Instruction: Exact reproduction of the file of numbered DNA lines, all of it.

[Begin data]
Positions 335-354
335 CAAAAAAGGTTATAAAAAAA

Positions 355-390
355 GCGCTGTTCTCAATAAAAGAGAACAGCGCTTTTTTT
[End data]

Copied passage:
Positions 335-354
335 CAAAAAAGGTTATAAAAAAA

Positions 355-390
355 GCGCTGTTCTCAATAAAAGAGAACAGCGCTTTTTTT